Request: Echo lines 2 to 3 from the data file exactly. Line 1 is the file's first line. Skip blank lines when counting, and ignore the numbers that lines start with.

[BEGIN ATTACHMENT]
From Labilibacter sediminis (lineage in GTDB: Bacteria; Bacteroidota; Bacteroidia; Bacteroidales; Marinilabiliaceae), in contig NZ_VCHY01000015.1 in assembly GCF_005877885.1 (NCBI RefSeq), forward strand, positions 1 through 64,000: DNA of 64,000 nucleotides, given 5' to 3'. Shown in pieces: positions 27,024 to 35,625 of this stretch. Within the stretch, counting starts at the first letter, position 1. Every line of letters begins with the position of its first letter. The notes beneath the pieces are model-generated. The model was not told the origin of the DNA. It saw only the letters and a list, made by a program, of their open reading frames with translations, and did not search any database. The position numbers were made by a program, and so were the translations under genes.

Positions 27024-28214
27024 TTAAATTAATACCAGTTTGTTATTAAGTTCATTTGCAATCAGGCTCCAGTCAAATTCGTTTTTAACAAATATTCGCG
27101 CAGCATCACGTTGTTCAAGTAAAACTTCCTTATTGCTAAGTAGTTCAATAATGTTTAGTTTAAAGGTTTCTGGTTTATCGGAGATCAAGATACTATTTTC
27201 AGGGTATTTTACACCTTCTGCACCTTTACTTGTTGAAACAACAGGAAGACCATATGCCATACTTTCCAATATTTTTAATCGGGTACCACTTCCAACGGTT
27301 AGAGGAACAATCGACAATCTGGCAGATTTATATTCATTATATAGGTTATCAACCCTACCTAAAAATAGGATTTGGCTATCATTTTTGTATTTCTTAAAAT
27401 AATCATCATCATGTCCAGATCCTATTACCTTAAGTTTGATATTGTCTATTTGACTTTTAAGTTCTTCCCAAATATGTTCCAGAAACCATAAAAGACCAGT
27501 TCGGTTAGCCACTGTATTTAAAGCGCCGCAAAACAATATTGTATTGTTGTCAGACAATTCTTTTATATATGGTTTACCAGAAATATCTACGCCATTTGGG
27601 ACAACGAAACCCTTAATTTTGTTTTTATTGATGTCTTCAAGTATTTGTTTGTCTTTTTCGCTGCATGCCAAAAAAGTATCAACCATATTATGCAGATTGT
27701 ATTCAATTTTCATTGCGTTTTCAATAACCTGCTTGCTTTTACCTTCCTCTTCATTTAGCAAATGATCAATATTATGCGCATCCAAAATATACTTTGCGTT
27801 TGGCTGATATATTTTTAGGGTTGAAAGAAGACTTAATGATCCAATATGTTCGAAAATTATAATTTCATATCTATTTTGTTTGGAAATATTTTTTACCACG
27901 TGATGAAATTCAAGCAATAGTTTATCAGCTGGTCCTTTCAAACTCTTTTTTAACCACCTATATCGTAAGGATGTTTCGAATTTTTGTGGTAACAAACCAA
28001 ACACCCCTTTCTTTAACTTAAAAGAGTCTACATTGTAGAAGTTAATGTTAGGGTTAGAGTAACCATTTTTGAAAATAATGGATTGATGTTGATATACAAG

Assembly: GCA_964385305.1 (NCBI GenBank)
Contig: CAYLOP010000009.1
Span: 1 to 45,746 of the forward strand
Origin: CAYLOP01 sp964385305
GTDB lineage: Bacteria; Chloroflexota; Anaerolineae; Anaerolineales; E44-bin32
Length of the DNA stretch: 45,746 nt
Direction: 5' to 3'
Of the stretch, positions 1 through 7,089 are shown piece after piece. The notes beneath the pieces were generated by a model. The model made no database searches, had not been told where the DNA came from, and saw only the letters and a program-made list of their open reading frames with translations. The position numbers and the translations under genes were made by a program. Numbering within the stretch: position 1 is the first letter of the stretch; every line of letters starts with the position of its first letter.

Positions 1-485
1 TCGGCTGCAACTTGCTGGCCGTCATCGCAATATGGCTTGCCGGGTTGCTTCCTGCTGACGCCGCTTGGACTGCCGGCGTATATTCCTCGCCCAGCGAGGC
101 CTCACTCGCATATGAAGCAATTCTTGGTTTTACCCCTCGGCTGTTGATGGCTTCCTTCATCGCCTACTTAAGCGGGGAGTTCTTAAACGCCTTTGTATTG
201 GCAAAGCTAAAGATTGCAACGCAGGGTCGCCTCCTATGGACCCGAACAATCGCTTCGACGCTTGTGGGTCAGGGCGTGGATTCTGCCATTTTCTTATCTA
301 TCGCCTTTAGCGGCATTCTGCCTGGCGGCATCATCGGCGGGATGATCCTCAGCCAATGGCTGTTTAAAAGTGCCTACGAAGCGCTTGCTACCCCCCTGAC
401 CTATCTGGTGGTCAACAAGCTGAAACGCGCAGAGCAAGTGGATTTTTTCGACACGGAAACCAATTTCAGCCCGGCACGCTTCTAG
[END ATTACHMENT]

Positions 27024-28214
27024 TTAAATTAATACCAGTTTGTTATTAAGTTCATTTGCAATCAGGCTCCAGTCAAATTCGTTTTTAACAAATATTCGCG